Try not to be jealous, but we are painting every single square centimeter of this room, including the 18 ft. ceilings. Obviously, the coolest thing about this space is its dramatic ceiling height but yikes, painting is going to take FOUR-EVES!
And this friends, is our upstairs kitchen. The previous owner removed the cabinets and fixtures, for completely unfathomable reasons. We will be putting all of that back soon, although not in the next six weeks (sorry). For now, it will remain the cats’ lounge and that’s just the way they like it.
Behind this countertop looking thing are the stairs to the first floor. The stairs were covered in carpet that I ripped up shortly after we bought the lodge. Luckily, there was a pretty pine floor underneath that I plan on showing a little TLC.
I think the wide plank that wraps around at floor level could be a cool feature somehow… My impulse is to put a few Shaker style hooks on it near the landing, but I don’t want the stairs to feel congested. What do you think?
For now, I’ll wrap up our Week 1 post with another design dilemma for you to ponder: I originally really wanted this Shaker woodstove pictured above but with a price tag of 5K and a costly installation, I just can’t make it happen. What I love about the Shaker stove, aside from the fact that it’s insanely beautiful, is that it could potentially sit in front of the windows and give our limited wall space an ideal anchor point.
In search of an alternative (read: cheaper) solution I took to the Facebook Marketplace and found this cool vintage electric fireplace. It was a total bargain at 80 bucks, so if I don’t use it, I’m not going to be heartbroken. I could see building a little platform for it and adding a few other helpful touches to make it feel integrated and “real.” My only hesitation is that it is NOT actually a real woodstove and because our wall space is so limited…what if it isn’t worth the effort? Eek! So dear reader, do I give up the woodstove dream and move on? Or do I try and make this (cool-but-kooky) vintage one work?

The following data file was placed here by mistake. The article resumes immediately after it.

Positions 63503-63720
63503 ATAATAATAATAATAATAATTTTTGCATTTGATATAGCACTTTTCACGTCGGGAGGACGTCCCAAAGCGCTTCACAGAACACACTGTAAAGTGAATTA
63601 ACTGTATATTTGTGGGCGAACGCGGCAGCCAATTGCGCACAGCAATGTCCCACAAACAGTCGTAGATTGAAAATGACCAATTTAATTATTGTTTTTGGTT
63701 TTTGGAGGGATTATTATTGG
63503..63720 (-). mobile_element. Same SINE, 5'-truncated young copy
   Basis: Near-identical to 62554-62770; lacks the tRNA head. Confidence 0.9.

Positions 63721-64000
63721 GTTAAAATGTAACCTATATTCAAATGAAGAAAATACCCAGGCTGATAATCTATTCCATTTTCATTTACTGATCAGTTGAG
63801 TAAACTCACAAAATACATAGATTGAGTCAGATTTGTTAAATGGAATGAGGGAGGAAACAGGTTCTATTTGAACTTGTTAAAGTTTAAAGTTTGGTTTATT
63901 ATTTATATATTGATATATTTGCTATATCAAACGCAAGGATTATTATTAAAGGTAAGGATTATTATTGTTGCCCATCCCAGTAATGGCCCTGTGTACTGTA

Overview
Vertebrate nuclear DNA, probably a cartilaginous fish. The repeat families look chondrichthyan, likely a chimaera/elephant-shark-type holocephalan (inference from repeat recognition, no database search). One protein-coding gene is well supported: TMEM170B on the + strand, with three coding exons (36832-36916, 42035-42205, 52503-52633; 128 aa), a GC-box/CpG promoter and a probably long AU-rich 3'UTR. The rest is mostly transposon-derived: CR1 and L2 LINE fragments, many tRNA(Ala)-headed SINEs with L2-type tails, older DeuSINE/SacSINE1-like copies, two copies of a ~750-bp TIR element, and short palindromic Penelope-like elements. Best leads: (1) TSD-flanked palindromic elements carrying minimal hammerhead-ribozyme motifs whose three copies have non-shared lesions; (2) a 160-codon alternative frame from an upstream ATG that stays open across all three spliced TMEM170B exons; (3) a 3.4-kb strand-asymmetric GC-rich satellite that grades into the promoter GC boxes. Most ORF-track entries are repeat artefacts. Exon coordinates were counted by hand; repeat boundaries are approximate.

Next week, I’ll be back to fill you in on my design plan, and show off some serious painting progress. Predictably, I’m painting the doors black and we’re banishing the brown walls. These are exciting times over at The Woodhouse Lodge. I can’t wait to show you what I have planned, so be sure to check back in next week! You can keep up with my progress in real time on Instagram, I’ll be posting updates on my stories.
Be sure and check out the other One Room Challenge participants!
Boxwood Avenue | Coco & Jack | Design Manifest | IBB for DWD | The House That Lars Built | Little Green Notebook | The Makerista | Making it Lovely | Old Brand New | Old Home Love | The Painted House | Megan Pflug Designs | Pink Pagoda | Erica Reitman | Sacramento Street | Simply Grove | Jill Sorensen | Sugar & Cloth | Vintage Rug Shop | Waiting on Martha *Media Partner House Beautiful | TM by ORC